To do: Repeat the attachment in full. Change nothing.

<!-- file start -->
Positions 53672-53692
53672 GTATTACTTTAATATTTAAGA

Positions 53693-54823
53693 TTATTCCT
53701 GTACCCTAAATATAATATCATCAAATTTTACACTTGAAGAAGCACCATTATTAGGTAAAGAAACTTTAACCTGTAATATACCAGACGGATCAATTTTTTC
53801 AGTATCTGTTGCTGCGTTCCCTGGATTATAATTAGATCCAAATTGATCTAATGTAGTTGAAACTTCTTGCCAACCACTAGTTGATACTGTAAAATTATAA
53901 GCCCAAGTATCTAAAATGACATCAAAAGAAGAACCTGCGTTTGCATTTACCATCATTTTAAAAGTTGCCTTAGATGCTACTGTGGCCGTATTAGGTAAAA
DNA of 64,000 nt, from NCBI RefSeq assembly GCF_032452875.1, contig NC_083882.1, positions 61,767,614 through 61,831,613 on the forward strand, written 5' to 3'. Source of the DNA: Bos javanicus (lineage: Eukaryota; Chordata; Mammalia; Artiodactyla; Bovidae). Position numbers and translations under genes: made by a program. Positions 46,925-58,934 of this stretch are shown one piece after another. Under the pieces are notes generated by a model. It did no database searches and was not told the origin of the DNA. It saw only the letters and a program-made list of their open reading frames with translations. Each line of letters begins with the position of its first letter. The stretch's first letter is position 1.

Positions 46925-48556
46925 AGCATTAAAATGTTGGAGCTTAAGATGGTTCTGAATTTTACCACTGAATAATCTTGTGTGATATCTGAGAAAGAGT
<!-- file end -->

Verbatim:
Positions 53672-53692
53672 GTATTACTTTAATATTTAAGA

Positions 53693-54823
53693 TTATTCCT
53701 GTACCCTAAATATAATATCATCAAATTTTACACTTGAAGAAGCACCATTATTAGGTAAAGAAACTTTAACCTGTAATATACCAGACGGATCAATTTTTTC
53801 AGTATCTGTTGCTGCGTTCCCTGGATTATAATTAGATCCAAATTGATCTAATGTAGTTGAAACTTCTTGCCAACCACTAGTTGATACTGTAAAATTATAA
53901 GCCCAAGTATCTAAAATGACATCAAAAGAAGAACCTGCGTTTGCATTTACCATCATTTTAAAAGTTGCCTTAGATGCTACTGTGGCCGTATTAGGTAAAA
DNA of 64,000 nt, from NCBI RefSeq assembly GCF_032452875.1, contig NC_083882.1, positions 61,767,614 through 61,831,613 on the forward strand, written 5' to 3'. Source of the DNA: Bos javanicus (lineage: Eukaryota; Chordata; Mammalia; Artiodactyla; Bovidae). Position numbers and translations under genes: made by a program. Positions 46,925-58,934 of this stretch are shown one piece after another. Under the pieces are notes generated by a model. It did no database searches and was not told the origin of the DNA. It saw only the letters and a program-made list of their open reading frames with translations. Each line of letters begins with the position of its first letter. The stretch's first letter is position 1.

Positions 46925-48556
46925 AGCATTAAAATGTTGGAGCTTAAGATGGTTCTGAATTTTACCACTGAATAATCTTGTGTGATATCTGAGAAAGAGT